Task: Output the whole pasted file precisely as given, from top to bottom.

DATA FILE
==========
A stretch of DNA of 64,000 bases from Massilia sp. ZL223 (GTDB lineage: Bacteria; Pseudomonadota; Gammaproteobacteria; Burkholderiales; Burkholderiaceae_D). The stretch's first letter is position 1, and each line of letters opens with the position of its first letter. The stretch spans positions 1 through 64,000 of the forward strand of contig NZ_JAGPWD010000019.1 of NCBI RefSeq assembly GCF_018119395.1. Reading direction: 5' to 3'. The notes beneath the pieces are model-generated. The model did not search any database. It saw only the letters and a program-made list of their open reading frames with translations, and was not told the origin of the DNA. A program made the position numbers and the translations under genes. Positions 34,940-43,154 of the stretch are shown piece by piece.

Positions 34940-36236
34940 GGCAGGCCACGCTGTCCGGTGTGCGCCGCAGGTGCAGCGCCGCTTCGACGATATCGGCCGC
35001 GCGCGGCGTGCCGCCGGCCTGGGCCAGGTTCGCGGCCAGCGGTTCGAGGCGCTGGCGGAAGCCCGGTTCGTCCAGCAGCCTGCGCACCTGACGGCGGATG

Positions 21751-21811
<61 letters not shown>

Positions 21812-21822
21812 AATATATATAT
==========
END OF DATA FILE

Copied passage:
A stretch of DNA of 64,000 bases from Massilia sp. ZL223 (GTDB lineage: Bacteria; Pseudomonadota; Gammaproteobacteria; Burkholderiales; Burkholderiaceae_D). The stretch's first letter is position 1, and each line of letters opens with the position of its first letter. The stretch spans positions 1 through 64,000 of the forward strand of contig NZ_JAGPWD010000019.1 of NCBI RefSeq assembly GCF_018119395.1. Reading direction: 5' to 3'. The notes beneath the pieces are model-generated. The model did not search any database. It saw only the letters and a program-made list of their open reading frames with translations, and was not told the origin of the DNA. A program made the position numbers and the translations under genes. Positions 34,940-43,154 of the stretch are shown piece by piece.

Positions 34940-36236
34940 GGCAGGCCACGCTGTCCGGTGTGCGCCGCAGGTGCAGCGCCGCTTCGACGATATCGGCCGC
35001 GCGCGGCGTGCCGCCGGCCTGGGCCAGGTTCGCGGCCAGCGGTTCGAGGCGCTGGCGGAAGCCCGGTTCGTCCAGCAGCCTGCGCACCTGACGGCGGATG

Positions 21751-21811
<61 letters not shown>

Positions 21812-21822
21812 AATATATATAT